Affective disorders in young people have been associated with disruptions in circadian rhythms, including abnormalities in secretion of the pineal hormone melatonin. Previous research reports relationships between pineal gland volumes, melatonin secretion, and sleep-wake cycles, but the relationship between these factors has not been explored in affective disorders. This study aimed to characterize these factors and explore associations with mood symptoms and functioning in a sample of young people with affective disorders. Pineal volume from magnetic resonance imaging and melatonin assay from evening dim-light saliva collection were evaluated in 50 individuals (15–30 years old; 72 % female) with bipolar, depressive, or anxiety disorders. Actigraphy monitoring was also conducted for approximately two weeks to derive sleep-wake measures. Pineal volume was associated with melatonin secretion across the evening, replicating previous findings in psychiatrically healthy individuals. Pineal volume was smaller in participants in which melatonin onset was not detected. Timing of melatonin secretion was related to sleep timing, but amount of melatonin and pineal volume were not related to any sleep-wake measures. A shorter phase angle between onset of melatonin secretion and sleep onset was associated with longer total sleep time. Lower melatonin levels were associated with poorer social and occupational functioning. Although pineal volume is not directly related to sleep disturbances or symptoms, melatonin may influence both sleep-wake cycles and functioning in the early stages of affective disorder. Causal links remain to be established, however, treatments that target circadian rhythms may be useful in improving functioning in young people with affective disorders.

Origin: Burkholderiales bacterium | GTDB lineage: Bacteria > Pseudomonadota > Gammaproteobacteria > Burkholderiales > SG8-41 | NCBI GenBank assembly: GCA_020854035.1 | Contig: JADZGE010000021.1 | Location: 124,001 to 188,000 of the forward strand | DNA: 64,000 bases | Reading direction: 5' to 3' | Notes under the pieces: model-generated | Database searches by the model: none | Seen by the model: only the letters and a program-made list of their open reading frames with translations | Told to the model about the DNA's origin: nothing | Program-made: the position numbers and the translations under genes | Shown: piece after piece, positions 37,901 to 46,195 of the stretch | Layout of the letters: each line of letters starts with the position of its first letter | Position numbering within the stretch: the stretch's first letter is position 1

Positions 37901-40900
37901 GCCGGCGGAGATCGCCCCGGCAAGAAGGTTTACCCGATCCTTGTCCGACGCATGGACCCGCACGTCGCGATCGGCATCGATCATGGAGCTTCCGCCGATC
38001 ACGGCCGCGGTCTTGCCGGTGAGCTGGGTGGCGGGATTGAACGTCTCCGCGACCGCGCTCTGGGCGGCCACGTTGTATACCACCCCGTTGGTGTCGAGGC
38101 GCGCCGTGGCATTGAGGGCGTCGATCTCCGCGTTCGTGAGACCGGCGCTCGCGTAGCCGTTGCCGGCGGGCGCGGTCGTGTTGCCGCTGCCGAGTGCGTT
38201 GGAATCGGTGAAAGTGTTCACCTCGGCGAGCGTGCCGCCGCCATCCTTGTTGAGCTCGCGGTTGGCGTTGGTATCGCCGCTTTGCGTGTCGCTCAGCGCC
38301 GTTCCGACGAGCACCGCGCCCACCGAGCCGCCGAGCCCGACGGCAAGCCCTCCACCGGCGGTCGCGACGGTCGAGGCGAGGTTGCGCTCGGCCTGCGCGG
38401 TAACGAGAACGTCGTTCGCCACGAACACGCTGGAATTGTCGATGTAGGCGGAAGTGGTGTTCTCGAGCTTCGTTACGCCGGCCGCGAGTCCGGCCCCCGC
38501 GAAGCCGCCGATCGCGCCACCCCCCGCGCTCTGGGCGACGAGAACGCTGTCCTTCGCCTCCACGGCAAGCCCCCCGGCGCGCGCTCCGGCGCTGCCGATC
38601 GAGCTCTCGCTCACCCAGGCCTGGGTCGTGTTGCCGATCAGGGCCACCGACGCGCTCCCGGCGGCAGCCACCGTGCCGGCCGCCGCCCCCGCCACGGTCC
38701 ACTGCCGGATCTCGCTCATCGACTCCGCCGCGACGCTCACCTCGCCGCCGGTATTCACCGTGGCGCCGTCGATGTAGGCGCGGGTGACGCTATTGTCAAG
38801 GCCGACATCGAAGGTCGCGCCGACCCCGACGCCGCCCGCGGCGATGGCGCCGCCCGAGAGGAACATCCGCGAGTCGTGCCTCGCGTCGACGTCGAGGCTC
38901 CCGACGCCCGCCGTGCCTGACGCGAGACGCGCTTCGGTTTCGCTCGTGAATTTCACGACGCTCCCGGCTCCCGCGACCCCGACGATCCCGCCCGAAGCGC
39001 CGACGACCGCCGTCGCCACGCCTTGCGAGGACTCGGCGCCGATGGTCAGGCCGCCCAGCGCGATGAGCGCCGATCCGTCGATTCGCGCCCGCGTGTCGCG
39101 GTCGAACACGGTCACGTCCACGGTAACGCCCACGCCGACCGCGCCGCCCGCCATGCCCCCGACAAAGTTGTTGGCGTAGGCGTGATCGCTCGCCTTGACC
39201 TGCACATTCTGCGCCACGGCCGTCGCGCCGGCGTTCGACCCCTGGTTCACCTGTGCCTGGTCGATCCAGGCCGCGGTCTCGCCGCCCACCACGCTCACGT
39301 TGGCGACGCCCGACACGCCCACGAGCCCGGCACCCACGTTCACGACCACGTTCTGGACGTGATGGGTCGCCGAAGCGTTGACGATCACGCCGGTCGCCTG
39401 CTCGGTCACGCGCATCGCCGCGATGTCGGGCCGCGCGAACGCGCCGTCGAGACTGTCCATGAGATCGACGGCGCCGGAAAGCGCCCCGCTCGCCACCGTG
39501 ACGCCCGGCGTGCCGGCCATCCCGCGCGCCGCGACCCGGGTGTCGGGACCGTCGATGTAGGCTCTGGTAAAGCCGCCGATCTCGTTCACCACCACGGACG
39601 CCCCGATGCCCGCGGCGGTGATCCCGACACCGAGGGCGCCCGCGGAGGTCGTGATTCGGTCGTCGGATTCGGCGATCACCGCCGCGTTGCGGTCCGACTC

Brain Imaging and Behavior – Springer Journals
Published: Nov 3, 2016
It’s your single place to instantly
discover and read the research
that matters to you.
Enjoy affordable access to
over 18 million articles from more than
15,000 peer-reviewed journals.
All for just $49/month
Query the DeepDyve database, plus search all of PubMed and Google Scholar seamlessly
Save any article or search result from DeepDyve, PubMed, and Google Scholar... all in one place.
Get unlimited, online access to over 18 million full-text articles from more than 15,000 scientific journals.
Read from thousands of the leading scholarly journals from SpringerNature, Elsevier, Wiley-Blackwell, Oxford University Press and more.
All the latest content is available, no embargo periods.
“Hi guys, I cannot tell you how much I love this resource. Incredible. I really believe you've hit the nail on the head with this site in regards to solving the research-purchase issue.”Daniel C.
“Whoa! It’s like Spotify but for academic articles.”@Phil_Robichaud
“I must say, @deepdyve is a fabulous solution to the independent researcher's problem of #access to #information.”@deepthiw
“My last article couldn't be possible without the platform @deepdyve that makes journal papers cheaper.”@JoseServera